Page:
AKRON (Aug. 17, 2015) — It's beginning to seem like a whole lot of “déjà vu all over again.”
We're referring to the market dynamics developing in the wake of the U.S. government's imposition of import duties on passenger and light truck tires from China that took effect officially on Aug. 10.
In a development eerily reminiscent of 2009-11 — when the U.S. imposed a three-year regimen of elevated tariffs on Chinese tires — we're seeing the number of Chinese-sourced consumer tires shipped to the U.S. falling, which is what the petitioner in this case, the United Steelworkers (USW) union, envisioned.
And just like in 2009-11, the void created by the missing Chinese imports — 12 million units so far in 2015 — is being filled seemlessly by tires from South Korea, Thailand, Indonesia, Taiwan, Malaysia, Vietnam, etc., etc. Meanwhile, Canada and Mexico are stepping up their exports as well.
This shift in sourcing is not what the USW envisioned.
The union maintains that blocking or slow¬ing the flow of Chinese-sourced tires should encourage U.S. tire makers to step in and fill the void.
Instead, what just about everyone else in the tire universe had predicted is coming true: Namely, other offshore sources of consumer tires are more than willing and eager to step in.
It's still a bit too early to tell what will happen to pricing, but nearly everyone who testified in Congressional hearings on the matter was of the same mind — it'll be the consumer who will face the spectre of rising tire prices that are coming from more expensive sources.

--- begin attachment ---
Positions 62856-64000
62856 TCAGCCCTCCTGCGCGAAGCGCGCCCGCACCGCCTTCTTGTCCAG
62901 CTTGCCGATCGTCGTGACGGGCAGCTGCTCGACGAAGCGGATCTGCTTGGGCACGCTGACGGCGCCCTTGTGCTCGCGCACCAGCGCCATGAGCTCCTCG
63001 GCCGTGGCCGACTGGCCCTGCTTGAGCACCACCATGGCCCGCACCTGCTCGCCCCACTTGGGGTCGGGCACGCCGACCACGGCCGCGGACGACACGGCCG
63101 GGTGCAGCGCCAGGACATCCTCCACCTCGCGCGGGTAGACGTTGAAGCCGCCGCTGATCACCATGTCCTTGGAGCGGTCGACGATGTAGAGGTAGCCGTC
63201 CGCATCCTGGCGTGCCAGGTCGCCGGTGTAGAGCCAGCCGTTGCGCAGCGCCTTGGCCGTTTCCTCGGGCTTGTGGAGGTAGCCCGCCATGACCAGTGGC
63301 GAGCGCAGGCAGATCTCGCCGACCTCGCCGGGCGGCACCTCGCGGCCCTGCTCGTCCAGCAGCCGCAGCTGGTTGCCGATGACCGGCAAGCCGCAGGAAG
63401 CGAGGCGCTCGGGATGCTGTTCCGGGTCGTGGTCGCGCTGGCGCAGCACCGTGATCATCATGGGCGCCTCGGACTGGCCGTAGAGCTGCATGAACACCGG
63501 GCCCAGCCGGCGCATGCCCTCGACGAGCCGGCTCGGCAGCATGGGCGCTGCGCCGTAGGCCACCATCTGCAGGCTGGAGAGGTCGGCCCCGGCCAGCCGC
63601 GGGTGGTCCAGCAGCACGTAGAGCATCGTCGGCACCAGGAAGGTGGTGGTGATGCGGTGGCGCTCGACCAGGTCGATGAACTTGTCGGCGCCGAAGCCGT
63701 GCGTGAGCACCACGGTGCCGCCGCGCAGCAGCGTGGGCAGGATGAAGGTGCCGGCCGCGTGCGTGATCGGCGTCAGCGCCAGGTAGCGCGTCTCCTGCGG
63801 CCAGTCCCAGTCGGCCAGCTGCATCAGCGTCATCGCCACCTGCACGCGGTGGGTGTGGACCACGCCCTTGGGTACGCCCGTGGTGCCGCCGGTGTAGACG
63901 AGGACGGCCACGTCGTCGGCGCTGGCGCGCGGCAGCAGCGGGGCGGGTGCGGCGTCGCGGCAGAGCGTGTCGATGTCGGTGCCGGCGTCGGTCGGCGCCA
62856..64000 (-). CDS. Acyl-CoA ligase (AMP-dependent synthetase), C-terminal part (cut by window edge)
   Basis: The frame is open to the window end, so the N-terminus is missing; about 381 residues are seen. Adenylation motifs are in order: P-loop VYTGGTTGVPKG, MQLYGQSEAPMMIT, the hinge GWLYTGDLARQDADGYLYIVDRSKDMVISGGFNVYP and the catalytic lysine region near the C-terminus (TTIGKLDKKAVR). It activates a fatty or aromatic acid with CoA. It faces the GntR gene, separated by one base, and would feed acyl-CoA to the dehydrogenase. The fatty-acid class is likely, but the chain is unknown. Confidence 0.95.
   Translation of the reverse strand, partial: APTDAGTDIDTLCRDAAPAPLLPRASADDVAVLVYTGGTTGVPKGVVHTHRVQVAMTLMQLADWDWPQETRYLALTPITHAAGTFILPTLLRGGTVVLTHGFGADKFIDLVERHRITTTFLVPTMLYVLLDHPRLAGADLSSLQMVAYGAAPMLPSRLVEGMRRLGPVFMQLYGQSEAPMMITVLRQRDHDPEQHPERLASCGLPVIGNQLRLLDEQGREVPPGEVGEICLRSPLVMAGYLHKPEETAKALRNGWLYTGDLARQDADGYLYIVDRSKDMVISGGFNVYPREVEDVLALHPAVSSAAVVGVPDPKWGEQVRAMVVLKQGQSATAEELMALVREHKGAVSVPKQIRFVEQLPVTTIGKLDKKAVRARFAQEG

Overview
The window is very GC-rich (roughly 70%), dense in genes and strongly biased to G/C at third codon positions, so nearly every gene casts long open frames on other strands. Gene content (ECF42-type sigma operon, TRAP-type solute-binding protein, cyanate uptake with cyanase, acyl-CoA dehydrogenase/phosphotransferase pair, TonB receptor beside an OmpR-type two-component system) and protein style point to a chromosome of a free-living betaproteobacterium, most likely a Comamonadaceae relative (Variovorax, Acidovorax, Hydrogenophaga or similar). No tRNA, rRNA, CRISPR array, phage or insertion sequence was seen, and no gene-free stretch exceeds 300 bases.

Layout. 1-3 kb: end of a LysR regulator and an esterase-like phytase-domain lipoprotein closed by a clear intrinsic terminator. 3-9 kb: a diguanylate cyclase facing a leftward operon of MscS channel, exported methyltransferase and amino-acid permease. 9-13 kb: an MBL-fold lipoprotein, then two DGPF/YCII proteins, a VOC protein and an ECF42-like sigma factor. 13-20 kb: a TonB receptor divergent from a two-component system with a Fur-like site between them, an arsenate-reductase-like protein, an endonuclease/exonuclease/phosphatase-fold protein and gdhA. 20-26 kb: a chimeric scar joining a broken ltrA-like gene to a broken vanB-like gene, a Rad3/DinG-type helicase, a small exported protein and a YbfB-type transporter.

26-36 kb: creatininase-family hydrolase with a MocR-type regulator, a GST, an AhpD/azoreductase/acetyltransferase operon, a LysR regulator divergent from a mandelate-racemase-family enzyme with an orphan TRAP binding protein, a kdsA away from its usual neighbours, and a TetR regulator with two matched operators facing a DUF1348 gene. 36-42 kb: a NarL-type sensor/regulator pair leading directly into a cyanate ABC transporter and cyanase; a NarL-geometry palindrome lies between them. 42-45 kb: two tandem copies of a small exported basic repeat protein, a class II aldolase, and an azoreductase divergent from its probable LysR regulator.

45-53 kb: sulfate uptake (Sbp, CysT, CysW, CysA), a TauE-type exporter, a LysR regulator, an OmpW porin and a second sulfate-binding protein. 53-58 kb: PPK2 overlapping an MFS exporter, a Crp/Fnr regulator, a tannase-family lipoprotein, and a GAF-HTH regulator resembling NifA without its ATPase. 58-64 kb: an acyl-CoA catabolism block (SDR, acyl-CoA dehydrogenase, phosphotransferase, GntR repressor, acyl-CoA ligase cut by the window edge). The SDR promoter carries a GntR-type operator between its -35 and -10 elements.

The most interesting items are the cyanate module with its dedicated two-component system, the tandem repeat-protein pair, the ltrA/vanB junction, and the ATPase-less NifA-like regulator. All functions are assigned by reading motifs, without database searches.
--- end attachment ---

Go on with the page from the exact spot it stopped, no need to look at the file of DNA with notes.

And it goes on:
That's not to say, though, that the import situation's not going to change.
In the next couple of years, there'll be three new tire plants in the U.S. coming on stream, being built by GITI Tire Group of Singapore/China and Hankook Tire Co. Inc. and Kumho Tire Co. Ltd. of South Korea, with combined capacities of roughly 13 million to 14 million units a year. While these factories aren't expected to produce tires in the lower-priced tiers that prompted the duties action, volume is volume and that's a lot of it.
So while the USW likely will see Chinese imports curtailed and new U.S. jobs created, it won't benefit directly. The three new plants, plus Continental Tire the Americas L.L.C.'s two-year-old factory in South Carolina, are in states that aren't particularly union-friendly.
This editorial appears in the Aug. 17 print edition of Tire Business. Have an opinion on it? Send your comments or a letter to the editor to [email protected].